Although various materials may be used, the design shown uses electrodes 96 and 264 made from boron-doped silicon. The upper electrode 96 (the cathode) is about 25 mm thick. The diameter of the electrode 96 may be substantially the same as the diameter of the wafer 250. The diameter of the head and base seals 128 and 210 is typically 2-10 mm less than the wafer diameter, providing, for example, an edge exclusion zone (the outer annular area of the wafer protruding beyond the seal) from about 1-5 mm. The electrode surface may be diamond coated. If used, the diamond coating is doped to make it electrically conductive.
As the electrolyte generally will include concentrated hydrofluoric acid, the components of the processor 30 coming in contact with the electrolyte are made of materials, such as Teflon (fluorine resins) or PVDF, which are resistant to corrosion by HF or other reactive electrolyte chemicals. The cap screws or other fasteners in the processor 30 generally may be made of similar plastic or non-metal materials. Referring to FIGS. 12 and 13, the buss plate 98, electrode wire leads, and wire lead attaching screws are metal, as these components require high electrical conductivity. However, these may be the only metal components in the head 34. These metal components are sealed off from the electrolyte introduced into the process chambers 146 by the first seal 110, second seal 108, third seal 104, and the fourth seal 105.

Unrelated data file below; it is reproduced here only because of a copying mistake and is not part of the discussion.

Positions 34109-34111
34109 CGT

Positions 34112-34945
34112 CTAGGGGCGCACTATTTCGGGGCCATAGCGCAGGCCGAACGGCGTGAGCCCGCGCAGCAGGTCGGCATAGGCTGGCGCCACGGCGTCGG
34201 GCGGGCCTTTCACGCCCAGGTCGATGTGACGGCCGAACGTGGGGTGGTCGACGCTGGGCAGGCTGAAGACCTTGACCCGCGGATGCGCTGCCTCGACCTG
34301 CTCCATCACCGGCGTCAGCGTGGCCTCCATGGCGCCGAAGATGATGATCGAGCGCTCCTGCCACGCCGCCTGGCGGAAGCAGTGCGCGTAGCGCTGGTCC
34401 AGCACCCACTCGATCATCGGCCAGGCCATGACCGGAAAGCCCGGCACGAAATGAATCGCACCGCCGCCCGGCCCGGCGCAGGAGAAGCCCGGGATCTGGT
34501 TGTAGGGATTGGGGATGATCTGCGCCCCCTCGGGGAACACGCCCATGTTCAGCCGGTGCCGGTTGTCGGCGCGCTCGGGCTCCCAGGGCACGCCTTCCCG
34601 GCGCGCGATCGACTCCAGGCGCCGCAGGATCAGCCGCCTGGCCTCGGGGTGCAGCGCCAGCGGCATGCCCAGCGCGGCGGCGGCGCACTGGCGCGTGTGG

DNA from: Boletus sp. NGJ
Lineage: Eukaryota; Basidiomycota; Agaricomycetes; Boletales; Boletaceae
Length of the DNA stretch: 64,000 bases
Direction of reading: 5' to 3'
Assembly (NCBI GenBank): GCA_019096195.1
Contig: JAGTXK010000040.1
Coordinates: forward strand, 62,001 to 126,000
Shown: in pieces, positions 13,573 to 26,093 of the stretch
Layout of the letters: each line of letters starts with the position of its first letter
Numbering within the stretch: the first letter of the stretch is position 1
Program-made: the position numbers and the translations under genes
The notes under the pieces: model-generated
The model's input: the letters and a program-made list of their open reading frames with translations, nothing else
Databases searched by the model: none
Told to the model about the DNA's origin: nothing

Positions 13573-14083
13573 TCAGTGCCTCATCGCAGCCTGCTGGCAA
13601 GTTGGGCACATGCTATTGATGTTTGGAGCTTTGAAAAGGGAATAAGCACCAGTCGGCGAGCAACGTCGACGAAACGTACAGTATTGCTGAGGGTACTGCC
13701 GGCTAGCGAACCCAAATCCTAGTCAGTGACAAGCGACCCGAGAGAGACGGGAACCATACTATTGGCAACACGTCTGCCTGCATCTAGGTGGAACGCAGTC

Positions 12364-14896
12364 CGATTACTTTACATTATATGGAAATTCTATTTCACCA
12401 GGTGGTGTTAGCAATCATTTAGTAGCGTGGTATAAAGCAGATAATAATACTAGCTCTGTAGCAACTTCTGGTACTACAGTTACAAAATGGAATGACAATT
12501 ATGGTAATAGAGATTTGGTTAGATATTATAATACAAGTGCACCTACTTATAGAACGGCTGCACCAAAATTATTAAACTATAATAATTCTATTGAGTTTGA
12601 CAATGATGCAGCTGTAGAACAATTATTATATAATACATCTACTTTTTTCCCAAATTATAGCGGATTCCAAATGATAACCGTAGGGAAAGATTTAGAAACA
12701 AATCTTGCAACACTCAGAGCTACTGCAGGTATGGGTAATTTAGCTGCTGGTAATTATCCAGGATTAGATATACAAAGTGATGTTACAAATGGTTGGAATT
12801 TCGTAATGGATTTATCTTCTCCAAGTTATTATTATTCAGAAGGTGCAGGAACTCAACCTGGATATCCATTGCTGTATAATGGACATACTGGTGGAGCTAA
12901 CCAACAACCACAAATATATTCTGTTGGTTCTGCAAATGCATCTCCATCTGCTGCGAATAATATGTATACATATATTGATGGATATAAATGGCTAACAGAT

With reference to FIG. 12, in the event of any leakage around the electrode 96, electrolyte would first collect in the groove 102, and be detected by the optical liquid detector 170. In addition, the seal vents 116 will tend to divert any leaking electrolyte away from the back of the electrode. Upon detection of a leak, the controller shuts down the processor 30, before any electrolyte can move past the fourth seal 105. In this way, the electrolyte is entirely isolated from any metal in the head 34. Turning to FIGS. 5, 8 and 11, the base 32 may be made without any metal components, as the base does not require any electrical elements. Consequently, there is little or no potential for metal contamination from the base 32. Metal contamination of the electrolyte or wafer, or inadvertent release of electrolyte into the head or base, is accordingly avoided.